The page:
Guestbook

Please leave any comments below, or contact david dot pollock at virgin dot net.

6 thoughts on “Guestbook

  1. As well as membership cards, I have a collection of about 100 posters. Some are in two colours, which would have required an extra print run. There are some posters for other organisations too, usually with a similar agenda.

    As an Oxford group, we were fortunate to have some distinguished speakers, including MPs.

    Our posters were distributed around the university. I remember about 28 colleges. After printing the posters, I often had the job of going round all the colleges to hang them up. With regular meetings, we effectively had a reserved place on the college notice boards. :-).

  2. During my time with OUHG, operations were centred around a simple hand printing press. Years before the internet, we felt we could publish our opinions without censorship.The press room also served as a meeting place, where policy could be discussed and vast quantities of coffee drunk.

    The press produced the membership card and programme every term, and posters on headed paper to advertise each meeting. The membership card was an enormous task. At one stage, there was a print run of 1200 cards. Four sides, would have taken 4-6 hours each to print, and all day to set up, all involving a team of people. Each sheet had to be laid out separately to dry. Even collating, folding and stapling the sheets took hours. The press also did some work for other university societies, so was a valuable source of income.

    I have a full set of membership cards from Hilary 65 to Hilary 68, which reflects my involvement in the Group. My name appears as Printing Officer on the Michaelmas 67 card. The press was also a curse for the person who had to host it, usually the president.

    I have some very happy memories of these times. My special thanks to all the people who made it so enjoyable.

    • Stephen –

      Many thanks for providing images of the cards for Michaelmas 1966, Michaelmas 1967 and Hilary 1968 – now included on the site.

  3. An excellent archive bringing back many memories: a high-powered collection of senior and junior members, together with first-rate speakers. I too was surprised about the decline of the group in the nineteen-seventies. A member during 1960-3, I recall vigorous and valuable sessions with Michael Argyle, A.J. Ayer, Anthony Quinton, Barbara Wootton and others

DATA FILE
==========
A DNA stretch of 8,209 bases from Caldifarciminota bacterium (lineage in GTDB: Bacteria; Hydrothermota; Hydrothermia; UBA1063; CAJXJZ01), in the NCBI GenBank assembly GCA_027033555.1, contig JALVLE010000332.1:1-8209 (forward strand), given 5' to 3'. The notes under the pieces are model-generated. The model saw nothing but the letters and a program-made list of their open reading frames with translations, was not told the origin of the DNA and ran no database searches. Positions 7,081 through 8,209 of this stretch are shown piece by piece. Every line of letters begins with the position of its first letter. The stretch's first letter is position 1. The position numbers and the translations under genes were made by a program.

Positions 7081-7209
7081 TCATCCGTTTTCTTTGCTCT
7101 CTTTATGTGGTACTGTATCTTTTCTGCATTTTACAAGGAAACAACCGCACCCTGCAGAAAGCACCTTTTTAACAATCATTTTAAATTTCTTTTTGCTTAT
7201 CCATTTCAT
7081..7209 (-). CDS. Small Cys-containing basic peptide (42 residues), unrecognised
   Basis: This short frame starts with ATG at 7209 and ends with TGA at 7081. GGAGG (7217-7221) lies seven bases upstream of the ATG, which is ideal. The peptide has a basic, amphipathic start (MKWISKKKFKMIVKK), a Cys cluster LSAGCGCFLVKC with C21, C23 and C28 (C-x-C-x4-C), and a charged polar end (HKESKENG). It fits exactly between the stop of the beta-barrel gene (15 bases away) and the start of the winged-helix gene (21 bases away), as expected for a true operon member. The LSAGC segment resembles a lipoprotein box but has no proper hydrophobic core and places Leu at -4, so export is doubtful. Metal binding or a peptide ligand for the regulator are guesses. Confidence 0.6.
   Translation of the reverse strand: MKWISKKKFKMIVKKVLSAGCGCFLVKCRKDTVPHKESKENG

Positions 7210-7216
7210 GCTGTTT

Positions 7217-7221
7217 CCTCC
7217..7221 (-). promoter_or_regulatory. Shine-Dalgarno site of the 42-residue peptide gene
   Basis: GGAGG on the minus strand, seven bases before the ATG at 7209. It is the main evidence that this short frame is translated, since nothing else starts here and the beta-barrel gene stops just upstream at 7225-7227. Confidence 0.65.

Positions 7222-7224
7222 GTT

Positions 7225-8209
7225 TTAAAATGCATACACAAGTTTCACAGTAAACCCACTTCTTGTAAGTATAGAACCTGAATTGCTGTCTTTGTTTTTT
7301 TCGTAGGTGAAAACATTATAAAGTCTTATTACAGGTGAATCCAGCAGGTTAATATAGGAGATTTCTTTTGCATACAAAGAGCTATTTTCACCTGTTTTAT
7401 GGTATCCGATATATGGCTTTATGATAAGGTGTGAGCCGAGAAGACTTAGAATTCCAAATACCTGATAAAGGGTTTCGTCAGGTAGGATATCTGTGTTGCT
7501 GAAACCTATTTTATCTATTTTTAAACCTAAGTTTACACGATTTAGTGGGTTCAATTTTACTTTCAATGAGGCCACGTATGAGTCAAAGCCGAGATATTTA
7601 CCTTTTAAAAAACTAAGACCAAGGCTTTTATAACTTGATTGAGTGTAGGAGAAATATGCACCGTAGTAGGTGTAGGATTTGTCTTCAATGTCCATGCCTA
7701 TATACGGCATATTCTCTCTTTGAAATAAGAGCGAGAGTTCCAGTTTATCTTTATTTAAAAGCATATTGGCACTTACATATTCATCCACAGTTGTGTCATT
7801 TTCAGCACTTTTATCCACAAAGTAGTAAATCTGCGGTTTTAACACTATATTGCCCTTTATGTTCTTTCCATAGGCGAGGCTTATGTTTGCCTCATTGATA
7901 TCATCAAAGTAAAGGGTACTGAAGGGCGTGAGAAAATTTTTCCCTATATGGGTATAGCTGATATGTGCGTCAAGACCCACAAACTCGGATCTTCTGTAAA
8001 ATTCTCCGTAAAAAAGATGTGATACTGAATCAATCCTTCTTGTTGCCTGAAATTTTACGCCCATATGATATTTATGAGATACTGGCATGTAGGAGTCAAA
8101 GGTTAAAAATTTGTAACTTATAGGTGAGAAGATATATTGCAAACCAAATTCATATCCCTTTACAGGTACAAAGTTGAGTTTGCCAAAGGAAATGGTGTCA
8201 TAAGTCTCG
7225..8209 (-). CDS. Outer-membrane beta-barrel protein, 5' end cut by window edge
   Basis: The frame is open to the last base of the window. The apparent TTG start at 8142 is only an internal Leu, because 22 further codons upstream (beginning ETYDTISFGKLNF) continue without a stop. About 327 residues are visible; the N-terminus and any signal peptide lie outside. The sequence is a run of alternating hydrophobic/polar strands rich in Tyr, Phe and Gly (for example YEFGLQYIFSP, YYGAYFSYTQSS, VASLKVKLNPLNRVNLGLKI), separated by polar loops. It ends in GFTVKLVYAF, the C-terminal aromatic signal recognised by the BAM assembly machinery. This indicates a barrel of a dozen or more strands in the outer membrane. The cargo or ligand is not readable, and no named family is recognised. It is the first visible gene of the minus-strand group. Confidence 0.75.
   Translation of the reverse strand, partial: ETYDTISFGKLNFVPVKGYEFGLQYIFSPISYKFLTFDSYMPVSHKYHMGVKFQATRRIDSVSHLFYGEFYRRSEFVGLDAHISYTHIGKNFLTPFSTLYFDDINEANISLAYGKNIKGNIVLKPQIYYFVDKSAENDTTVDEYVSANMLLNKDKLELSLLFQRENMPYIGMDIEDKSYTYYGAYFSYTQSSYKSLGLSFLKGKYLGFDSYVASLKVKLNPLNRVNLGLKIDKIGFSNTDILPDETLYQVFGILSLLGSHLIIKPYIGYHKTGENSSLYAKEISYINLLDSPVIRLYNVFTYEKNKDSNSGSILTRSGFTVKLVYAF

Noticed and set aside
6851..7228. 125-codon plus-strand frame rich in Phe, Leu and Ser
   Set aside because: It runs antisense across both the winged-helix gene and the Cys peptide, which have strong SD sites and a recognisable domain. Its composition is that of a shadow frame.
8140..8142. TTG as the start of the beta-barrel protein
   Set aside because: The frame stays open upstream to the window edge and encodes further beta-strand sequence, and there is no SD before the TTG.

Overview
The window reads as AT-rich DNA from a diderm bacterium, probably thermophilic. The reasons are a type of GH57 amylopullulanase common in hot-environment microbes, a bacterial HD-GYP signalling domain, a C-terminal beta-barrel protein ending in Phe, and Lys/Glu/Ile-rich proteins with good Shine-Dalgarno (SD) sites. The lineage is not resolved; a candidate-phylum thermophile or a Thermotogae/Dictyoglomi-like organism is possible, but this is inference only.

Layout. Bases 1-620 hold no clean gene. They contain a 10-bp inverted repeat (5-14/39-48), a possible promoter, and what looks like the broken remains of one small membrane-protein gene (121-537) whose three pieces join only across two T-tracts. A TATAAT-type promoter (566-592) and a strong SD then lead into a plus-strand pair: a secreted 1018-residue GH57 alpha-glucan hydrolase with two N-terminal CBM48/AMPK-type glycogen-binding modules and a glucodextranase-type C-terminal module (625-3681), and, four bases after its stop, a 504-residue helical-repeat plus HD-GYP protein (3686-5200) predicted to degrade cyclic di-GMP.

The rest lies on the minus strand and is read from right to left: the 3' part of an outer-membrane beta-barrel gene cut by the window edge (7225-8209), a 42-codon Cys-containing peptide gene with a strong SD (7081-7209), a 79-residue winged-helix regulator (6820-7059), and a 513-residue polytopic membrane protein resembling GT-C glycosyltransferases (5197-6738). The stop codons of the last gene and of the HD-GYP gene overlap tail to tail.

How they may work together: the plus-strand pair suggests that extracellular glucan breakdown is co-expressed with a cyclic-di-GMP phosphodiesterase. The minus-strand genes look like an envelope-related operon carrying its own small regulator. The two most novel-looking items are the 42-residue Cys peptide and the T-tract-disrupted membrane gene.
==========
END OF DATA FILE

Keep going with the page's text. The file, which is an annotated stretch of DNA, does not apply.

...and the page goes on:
Two of the speakers – Margaret Knight and H.J. Blackham – were important figures within humanist organization at the time. Blackham was highly intelligent and had written a book with a title like Six Existentialist Thinkers, but he tended to come across as a little austere.

    The vigour of humanism in the early sixties may have stemmed partly from the influence of public intellectuals of the time – Bertrand Russell, who continued to have almost magisterial authority, A.J. Ayer and Julian Huxley. In Oxford there was perhaps a coming together of themes and ideas as one was also taken up with issues such as homosexual law reform, abortion law reform, and finally banishing capital punishment – and with the hope that a future Labour majority would effect reforms.

  4. Interesting site – well done. I was College Rep at Pembroke between 1968 and 1970.
    Triggered a few memories.
    It reminded me why I joined OUHG:
    – I’m definitely not a political animal in the party sense. While at Oxford I realised that politicians have more in common with each other than they do with the rest of society. But I did want intelligent discussion of the important social and personal issues, without any political tags attached.
    – and OUHG had the most interesting speakers of any society in the University at the front edge of the major issues of the time. Just look at the programme for those years.
    I was a little surprised to see that the group subsided so quickly in the early 1970s. Any organisation in a transient university world is liable to its peaks and troughs, but perhaps you and your successors did too good a job in bringing a humanist and social agenda into the mainstream!
    Mike Woods
    Pembroke 1967

  5. Do please post a comment – especially if you are a former member of OUHG. And please tell other ex-OUHG members about the site and encourage them to get in touch and provide any missing material!
    If you have their e-mail addresses, please send them to me direct – see the link at the foot of the home page.

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